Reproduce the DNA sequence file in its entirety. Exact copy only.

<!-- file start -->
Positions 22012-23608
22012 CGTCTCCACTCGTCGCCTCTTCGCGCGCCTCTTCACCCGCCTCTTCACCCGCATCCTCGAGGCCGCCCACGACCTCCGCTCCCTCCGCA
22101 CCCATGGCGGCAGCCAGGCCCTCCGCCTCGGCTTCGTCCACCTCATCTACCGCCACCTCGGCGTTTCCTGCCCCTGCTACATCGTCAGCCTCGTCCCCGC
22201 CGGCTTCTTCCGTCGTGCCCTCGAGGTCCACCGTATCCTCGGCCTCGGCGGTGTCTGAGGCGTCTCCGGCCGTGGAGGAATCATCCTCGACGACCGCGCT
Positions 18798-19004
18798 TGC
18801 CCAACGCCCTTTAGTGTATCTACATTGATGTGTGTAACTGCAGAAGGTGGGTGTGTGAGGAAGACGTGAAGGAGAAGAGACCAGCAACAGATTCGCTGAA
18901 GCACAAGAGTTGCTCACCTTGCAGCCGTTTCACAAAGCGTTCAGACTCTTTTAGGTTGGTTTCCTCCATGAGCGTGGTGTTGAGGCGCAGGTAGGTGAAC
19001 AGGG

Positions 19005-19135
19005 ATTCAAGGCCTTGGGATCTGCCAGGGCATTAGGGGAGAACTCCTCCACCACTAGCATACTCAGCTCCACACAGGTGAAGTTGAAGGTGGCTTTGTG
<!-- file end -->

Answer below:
Positions 22012-23608
22012 CGTCTCCACTCGTCGCCTCTTCGCGCGCCTCTTCACCCGCCTCTTCACCCGCATCCTCGAGGCCGCCCACGACCTCCGCTCCCTCCGCA
22101 CCCATGGCGGCAGCCAGGCCCTCCGCCTCGGCTTCGTCCACCTCATCTACCGCCACCTCGGCGTTTCCTGCCCCTGCTACATCGTCAGCCTCGTCCCCGC
22201 CGGCTTCTTCCGTCGTGCCCTCGAGGTCCACCGTATCCTCGGCCTCGGCGGTGTCTGAGGCGTCTCCGGCCGTGGAGGAATCATCCTCGACGACCGCGCT
Positions 18798-19004
18798 TGC
18801 CCAACGCCCTTTAGTGTATCTACATTGATGTGTGTAACTGCAGAAGGTGGGTGTGTGAGGAAGACGTGAAGGAGAAGAGACCAGCAACAGATTCGCTGAA
18901 GCACAAGAGTTGCTCACCTTGCAGCCGTTTCACAAAGCGTTCAGACTCTTTTAGGTTGGTTTCCTCCATGAGCGTGGTGTTGAGGCGCAGGTAGGTGAAC
19001 AGGG

Positions 19005-19135
19005 ATTCAAGGCCTTGGGATCTGCCAGGGCATTAGGGGAGAACTCCTCCACCACTAGCATACTCAGCTCCACACAGGTGAAGTTGAAGGTGGCTTTGTG